Having rather enjoyed the self-titled debut album by the band Milo Greene, it seemed natural to go see the band in concert. Admittedly, I was rather curious as to how they would sound live. The album itself is lush with harmonies and melodies; however I was concerned that the record's more gentle qualities might seem either affected or too country in a live venue. Nevertheless, it seemed like a worthwhile endeavor, so we headed out to The Drunken Unicorn on a Saturday evening.
When when we got there, the first act was already on stage. This was Grace Bellury and my pre-show research hadn't revealed much about her, other than she was a solo performer of some sort.
A Ukele Fairy simply must wear a sparkly shirt.
As it turns out, Ms Bellury plays a ukulele fed through a ton of pedals over which she sings in a clear, almost operatic soprano.
Notice that the Boss Chorus (that blue pedal in the front) is apparently as popular in fairyland
as it is with shoegazers. Who knew?
This blend might seem intriguing upon first glance; however in practice it was a pit off-putting. Primarily, this is because Bellury's voice and the ukulele combined to create a very muddy yet extremely trebly sound. It's rare to come across music without any low end sounds in it and, in this case, the lack of bass or drums was noticeable and distinct. Likewise, the ethereal soprano vocals were out of place in the wall of sound, as they seemed to emphasize the already prominent upper range. Iím not sure if adding some lower range would have worked, as I wasn't exactly sure of the goals of the self-described "ukulele fairy"; still, it couldn't have hurt.
After Grace Bellury ended her short set, the next act took the stage. This group was called Family of the Year and they are apparently on tour with Milo Greene.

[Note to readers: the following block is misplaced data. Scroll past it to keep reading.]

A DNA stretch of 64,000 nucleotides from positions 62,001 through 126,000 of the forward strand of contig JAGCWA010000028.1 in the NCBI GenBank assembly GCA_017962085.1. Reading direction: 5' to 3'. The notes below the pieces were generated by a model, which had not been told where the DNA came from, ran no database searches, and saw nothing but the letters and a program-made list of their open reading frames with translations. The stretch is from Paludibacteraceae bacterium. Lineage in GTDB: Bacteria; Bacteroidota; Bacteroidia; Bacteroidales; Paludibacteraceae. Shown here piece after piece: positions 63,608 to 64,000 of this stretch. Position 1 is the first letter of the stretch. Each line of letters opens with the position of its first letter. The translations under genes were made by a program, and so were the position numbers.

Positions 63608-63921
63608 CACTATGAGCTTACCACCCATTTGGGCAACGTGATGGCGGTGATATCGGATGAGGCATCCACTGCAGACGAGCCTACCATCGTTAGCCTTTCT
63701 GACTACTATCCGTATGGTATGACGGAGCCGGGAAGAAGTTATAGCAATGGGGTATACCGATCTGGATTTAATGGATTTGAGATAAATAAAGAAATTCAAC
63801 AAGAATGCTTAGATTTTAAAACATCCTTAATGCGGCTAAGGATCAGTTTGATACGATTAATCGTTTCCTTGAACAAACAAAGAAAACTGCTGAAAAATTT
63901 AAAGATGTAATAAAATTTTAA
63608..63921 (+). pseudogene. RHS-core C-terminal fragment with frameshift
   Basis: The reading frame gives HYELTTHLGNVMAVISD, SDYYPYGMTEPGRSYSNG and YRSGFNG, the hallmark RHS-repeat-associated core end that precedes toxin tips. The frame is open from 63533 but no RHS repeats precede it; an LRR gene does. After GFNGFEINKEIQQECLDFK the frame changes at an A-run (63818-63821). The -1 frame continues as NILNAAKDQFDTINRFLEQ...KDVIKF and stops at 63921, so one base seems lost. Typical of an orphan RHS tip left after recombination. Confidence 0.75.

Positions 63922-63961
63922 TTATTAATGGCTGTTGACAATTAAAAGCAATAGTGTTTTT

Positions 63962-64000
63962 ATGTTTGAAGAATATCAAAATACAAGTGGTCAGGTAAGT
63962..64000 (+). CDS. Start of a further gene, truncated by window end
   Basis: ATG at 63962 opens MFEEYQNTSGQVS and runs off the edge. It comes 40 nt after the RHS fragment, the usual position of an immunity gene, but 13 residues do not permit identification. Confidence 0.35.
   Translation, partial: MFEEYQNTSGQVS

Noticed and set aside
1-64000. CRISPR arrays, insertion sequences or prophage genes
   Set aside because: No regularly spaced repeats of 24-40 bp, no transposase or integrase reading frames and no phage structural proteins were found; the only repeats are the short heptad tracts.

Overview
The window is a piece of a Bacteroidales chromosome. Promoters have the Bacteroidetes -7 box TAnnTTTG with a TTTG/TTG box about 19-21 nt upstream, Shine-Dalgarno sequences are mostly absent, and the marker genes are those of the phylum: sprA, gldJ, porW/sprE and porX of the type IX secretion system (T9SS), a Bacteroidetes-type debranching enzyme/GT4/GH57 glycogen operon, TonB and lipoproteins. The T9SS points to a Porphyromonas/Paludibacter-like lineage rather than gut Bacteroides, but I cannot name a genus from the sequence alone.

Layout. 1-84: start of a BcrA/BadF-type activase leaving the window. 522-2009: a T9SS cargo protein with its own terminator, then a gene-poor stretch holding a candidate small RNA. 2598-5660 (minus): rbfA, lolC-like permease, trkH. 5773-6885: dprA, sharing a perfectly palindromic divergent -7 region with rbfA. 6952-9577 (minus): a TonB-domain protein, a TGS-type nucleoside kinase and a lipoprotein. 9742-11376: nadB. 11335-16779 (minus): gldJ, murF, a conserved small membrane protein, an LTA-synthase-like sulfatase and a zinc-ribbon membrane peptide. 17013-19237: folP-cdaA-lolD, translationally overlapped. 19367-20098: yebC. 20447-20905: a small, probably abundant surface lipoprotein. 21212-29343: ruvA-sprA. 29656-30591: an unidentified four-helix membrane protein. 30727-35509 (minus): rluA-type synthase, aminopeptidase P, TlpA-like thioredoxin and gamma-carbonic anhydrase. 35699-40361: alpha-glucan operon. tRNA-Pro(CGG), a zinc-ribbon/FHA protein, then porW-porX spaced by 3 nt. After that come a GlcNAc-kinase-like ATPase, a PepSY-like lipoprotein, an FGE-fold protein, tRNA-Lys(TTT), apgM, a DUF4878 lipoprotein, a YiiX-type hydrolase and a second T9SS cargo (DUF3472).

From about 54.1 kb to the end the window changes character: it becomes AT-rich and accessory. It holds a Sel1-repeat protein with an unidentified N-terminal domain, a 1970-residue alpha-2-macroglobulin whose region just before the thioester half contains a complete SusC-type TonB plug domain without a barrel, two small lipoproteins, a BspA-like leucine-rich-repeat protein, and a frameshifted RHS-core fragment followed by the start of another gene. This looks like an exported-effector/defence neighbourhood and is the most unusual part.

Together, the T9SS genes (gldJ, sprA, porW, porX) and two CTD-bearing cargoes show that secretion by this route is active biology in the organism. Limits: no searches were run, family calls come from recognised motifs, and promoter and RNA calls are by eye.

Upon first musical listen, this combination makes a lot of sense. Both groups have a mellow sensibility which is often construed as folk or Americana by reviewers. Yet, this musical similarity covers up a basic dichotomy: different bands can have a similar label on their music without have the same sensibility.
All of this is long way of saying that live, Family of the Year left the folk pop camp and headed straight into a very Bakersfield tone. They performed rather well as part of that genre and the musicians seemed quite talented; however, I'm not personally a big fan of the Bakersfield sound, so much of their music was lost on me.
Still, the fans who had showed up for headliner really seemed to like Family of the Year, so the combination of the two bands worked on many levels.
And then it was time for Milo Greene. This show at the Drunken Unicorn was apparently the first night of their national tour in support of their debut album. Additionally, the band has received some nice publicity courtesy of NPR. This all meant that not only was the venue crowded, but also that the mix of people ranged from the standard college kids who hang around the Unicorn to some older folks nearly my parent's age who most likely heard the band on the radio and thought that they sounded "nice". In other words, it was an odd collection of folks.
But once the band took the stage, all of the people seemed to come together in enjoyment. Milo Greene's live set seemed more electric and focused than their occasionally meandering and light toned record. Instead, the music ebbed and flow more naturally than I would have expected, especially in light of the numerous instrument switches between the various band mates.
They also played surrounded by plastic tubes filled with rope lights.
Not surprisingly, they mostly played through their album, with the slower tunes becoming louder and more urgent and the peppier songs become positively bouncy.
I especially liked the live renditions of What's the Matter, which featured more prominent guitarwork than the album version, and Don't Give Up on Me, which seemed even more Fleetwood Mac-esque.
Nevertheless, the highlight was one of their last songs of the night: 1957. On record, this is a pop confection. Live, it remains so, but again with a focus and intensity that made the band joyful and upbeat.
Although I wasn't that impressed with the openers, I really liked Milo Greene live. They took what might have been a mellow set and ratchet it up into a lovely pop evening.
Milo Greene also had a lot of effects pedals for "americana".